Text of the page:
Graduate

Key

Research programmes

Taught programmes

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Modes

  • FT / Full-time
  • PT / Part-time (over two years)
  • FX / Flexible mode of study available (up to five years)
  • DL / Distance-learning mode available

Experimental Psychology


We offer an outstanding research and teaching environment providing opportunities for graduate students to work with world-renowned researchers across a wide spectrum of topics. Research focuses on behaviour and its neural underpinnings and covers behavioural neuroscience, perceptual and cognitive sciences and cognitive neuroscience. Our staff are directly involved in several research centres and institutes including the ESRC Deafness, Cognition and Language Research Centre, the Institute of Behavioural Neuroscience, the Birkbeck/UCL Centre for Neuroimaging and the Centre for Mathematics and Physics in the Life Sciences and Experimental Biology. Research facilities available to members of staff comprise state-of-the-art equipment for most types of behavioural research, scanning facilities (MRI), eye- and motion-tracking facilities as well as TMS facilities.

Taught and research programmes

Degree programme Qualifications Modes
Experimental Psychology MPhil/PhD FT3, PT5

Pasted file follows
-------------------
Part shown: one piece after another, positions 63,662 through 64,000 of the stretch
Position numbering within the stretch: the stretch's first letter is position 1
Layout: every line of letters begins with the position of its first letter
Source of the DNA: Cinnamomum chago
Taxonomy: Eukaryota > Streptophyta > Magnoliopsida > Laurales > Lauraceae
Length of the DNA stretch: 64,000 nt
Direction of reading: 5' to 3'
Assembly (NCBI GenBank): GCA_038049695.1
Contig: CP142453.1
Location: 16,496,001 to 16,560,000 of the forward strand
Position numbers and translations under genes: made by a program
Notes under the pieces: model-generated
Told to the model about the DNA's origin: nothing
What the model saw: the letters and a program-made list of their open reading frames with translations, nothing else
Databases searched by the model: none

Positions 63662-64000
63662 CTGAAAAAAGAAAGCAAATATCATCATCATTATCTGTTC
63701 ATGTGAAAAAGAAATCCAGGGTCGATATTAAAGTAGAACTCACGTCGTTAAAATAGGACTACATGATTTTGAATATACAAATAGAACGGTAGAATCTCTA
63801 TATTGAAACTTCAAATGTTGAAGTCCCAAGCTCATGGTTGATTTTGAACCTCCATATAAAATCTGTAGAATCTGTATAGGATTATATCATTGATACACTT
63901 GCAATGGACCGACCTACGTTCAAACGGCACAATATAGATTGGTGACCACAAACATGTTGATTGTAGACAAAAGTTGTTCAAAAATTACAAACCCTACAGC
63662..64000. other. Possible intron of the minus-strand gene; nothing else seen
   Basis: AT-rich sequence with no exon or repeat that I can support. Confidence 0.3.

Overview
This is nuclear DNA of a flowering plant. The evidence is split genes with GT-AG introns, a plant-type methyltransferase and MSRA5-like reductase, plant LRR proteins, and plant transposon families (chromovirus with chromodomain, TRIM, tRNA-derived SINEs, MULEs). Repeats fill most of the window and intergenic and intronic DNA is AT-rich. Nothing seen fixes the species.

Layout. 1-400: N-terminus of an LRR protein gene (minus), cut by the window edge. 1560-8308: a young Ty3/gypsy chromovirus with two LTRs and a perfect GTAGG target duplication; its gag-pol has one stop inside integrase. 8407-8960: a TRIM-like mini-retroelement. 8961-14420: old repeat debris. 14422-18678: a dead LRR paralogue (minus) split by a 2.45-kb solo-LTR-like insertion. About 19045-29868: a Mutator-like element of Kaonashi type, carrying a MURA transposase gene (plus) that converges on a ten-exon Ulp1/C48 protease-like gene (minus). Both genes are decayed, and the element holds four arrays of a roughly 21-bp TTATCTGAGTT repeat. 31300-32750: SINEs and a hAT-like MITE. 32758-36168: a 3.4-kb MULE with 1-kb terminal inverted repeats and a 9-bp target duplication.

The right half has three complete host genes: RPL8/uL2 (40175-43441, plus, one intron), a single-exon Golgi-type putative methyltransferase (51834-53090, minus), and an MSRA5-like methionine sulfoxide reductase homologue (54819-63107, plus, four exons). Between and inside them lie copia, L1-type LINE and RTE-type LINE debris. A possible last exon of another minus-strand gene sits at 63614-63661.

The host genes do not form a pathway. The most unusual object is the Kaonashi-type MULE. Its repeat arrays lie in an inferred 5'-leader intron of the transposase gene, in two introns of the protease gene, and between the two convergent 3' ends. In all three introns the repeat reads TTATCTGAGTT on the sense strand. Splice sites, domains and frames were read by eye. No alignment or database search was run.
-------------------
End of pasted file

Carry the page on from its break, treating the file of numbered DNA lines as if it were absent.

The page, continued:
Student/staff ratios

  • 41 staff
  • 0 taught students
  • 44 research students

Videos

View videos about UCL and its global impact on our YouTube channels: Study UCL and UCLTV.


Staff View

"In London, and at UCL in particular, I am surrounded by excellent colleagues who have helped me to shape my research in numerous ways. At least half of the techniques we use today in the laboratory were unknown to me until I joined UCL and started collaborating with colleagues."

Professor Matteo Carandini

Professor of Visual Neuroscience

Subject: Ophthalmology, Faculty: Brain Sciences

Staff View

"I feel networked in London and because of that I am more engaged in various professional bodies and research networks. UCL is a world leader in cognitive neuroscience and so more things are possible here with the equipment and expertise to support new developments."

Professor Rosemary Varley

Professor in Acquired Language Disorders

Subject: Language and Communication, Faculty: Brain Sciences